The St. Albans Messenger recently published a great profile of two mobile home parks in Franklin County that went directly to a cooperative model from private or for-profit ownership. The residents of both the ANDCO Mobile Home Cooperative in Highgate and Homestead Acres in Swanton have purchased the land that their properties sit on over the past three years, becoming two of the only cooperatively owned mobile home parks in the state of Vermont. Now that the residents of these parks are directly responsible for management and upkeep of the land, they have also found a greater sense of community within. Any mobile home park that is about to be sold has the potential to be cooperatively owned. Residents who are interested in purchasing their property may seek help from the Mobile Home Program run by the Champlain Valley Office of Econmic Opportunity. This program also provides a variety of other services for those who live in mobile homes or mobile home parks accross the state of Vermont. More information can be found on the program’s website or by phone at (802) 660-3455 x204. From the article HOUSING: Community Living – Resident-Owned Mobile Home Parks Foster Friendship:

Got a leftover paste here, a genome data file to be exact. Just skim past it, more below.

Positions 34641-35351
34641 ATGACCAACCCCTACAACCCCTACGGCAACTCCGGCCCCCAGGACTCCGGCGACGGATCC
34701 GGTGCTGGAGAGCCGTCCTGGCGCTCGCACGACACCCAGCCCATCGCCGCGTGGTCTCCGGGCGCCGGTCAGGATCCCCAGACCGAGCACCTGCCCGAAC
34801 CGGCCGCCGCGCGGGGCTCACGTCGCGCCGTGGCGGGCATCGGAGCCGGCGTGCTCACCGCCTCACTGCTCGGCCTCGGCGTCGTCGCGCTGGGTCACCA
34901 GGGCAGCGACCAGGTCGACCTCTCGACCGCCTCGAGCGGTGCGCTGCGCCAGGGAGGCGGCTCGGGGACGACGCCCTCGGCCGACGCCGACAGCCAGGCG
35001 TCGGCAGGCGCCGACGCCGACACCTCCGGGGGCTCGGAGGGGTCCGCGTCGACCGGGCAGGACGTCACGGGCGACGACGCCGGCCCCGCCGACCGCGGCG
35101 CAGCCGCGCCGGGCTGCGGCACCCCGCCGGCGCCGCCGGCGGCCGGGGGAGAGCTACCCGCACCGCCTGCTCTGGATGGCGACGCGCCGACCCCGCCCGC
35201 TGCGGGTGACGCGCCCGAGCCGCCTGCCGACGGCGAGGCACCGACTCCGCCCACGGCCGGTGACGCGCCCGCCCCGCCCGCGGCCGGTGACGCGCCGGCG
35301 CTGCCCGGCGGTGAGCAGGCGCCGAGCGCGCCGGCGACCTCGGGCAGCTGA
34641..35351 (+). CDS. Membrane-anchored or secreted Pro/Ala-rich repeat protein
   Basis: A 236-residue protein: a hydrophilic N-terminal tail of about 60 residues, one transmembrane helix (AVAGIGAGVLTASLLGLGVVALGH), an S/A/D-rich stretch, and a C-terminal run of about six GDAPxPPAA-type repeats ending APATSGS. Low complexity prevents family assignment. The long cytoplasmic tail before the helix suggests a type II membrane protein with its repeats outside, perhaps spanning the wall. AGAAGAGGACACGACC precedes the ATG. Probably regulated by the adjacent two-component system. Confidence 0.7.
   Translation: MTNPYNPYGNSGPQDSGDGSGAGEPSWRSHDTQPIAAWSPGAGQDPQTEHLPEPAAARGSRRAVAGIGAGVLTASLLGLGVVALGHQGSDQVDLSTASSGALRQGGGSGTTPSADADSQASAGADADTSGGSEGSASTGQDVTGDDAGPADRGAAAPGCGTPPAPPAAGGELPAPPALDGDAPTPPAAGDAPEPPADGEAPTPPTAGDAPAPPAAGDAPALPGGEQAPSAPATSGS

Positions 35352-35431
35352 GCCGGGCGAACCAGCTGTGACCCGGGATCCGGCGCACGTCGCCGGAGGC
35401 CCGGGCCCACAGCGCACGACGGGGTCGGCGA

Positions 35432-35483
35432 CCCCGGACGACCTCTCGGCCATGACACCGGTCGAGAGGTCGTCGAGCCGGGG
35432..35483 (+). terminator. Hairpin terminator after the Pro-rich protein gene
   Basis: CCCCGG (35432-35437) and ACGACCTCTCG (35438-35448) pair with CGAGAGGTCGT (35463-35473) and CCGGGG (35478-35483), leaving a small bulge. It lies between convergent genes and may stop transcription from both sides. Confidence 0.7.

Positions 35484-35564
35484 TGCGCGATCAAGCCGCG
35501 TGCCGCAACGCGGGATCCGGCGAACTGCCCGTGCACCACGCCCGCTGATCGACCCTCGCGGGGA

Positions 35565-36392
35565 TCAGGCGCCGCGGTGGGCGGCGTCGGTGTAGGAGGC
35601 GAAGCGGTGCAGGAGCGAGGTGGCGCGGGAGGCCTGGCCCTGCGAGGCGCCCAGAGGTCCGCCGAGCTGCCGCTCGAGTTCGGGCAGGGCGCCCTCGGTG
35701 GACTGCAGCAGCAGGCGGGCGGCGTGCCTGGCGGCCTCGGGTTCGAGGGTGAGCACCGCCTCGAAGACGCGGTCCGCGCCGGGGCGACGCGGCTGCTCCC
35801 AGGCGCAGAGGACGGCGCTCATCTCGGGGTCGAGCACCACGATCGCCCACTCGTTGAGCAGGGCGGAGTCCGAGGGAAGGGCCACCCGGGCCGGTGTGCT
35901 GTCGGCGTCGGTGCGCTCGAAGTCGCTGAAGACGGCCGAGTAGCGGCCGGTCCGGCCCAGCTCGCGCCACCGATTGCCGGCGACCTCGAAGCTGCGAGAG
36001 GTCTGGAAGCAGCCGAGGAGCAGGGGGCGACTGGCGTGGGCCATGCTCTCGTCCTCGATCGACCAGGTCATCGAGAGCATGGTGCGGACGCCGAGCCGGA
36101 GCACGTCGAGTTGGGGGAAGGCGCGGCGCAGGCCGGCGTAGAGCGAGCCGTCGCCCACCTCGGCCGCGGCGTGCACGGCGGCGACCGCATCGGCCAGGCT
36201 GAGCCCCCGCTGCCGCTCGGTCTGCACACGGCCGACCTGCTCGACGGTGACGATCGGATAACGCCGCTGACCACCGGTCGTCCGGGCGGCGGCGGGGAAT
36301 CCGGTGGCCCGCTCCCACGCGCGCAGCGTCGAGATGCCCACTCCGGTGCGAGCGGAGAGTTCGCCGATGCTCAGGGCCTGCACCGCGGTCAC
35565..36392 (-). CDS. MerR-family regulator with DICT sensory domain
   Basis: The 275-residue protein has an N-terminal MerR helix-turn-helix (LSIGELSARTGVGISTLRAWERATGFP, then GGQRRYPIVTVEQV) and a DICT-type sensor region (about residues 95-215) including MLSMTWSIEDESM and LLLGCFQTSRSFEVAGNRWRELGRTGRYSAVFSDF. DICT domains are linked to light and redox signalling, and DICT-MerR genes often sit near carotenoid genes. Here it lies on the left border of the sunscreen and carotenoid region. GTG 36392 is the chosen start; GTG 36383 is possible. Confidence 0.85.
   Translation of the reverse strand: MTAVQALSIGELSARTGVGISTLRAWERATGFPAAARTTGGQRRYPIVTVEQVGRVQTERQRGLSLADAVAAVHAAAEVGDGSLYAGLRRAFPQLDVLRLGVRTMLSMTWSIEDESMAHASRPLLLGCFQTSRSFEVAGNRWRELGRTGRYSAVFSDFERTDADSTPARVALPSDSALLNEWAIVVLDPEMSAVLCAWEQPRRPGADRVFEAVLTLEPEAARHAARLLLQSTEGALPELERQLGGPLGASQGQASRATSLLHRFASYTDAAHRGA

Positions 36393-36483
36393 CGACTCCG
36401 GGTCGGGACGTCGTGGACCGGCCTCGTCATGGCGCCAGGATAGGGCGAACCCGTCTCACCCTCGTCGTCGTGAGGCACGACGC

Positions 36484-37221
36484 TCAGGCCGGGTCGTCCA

In keeping with the American dream, home ownership is something most people want. Buying a home in a nice neighborhood that has community spirit – well, that’s pretty great, too. Two mobile home parks in Franklin County are proving both are possible for people on a tighter budget. ANDCO Mobile Home Cooperative, located off of Frontage Road in Highgate, and Homestead Acres, off of Bushey Road in Swanton, are cooperatively owned mobile home parks. In the past three years, the residents at each collectively bought the land their homes sit on, and now they are in charge of its management and upkeep. While a majority of both parks’ residents owned their mobile homes prior to the land purchase, recent door-to-door interviews with the Messenger revealed that joint ownership has added something new to each park. Not only are residents directly involved in their park through homeowners association meetings, voting on financial decisions or doing tasks like shoveling or mowing lawns, but they also come closer together, forming a real community.
Learn more about the journey these mobile home parks took toward becoming successful cooperatives by reading the full article by St. Albans Messenger staff writer Elodie Reed here.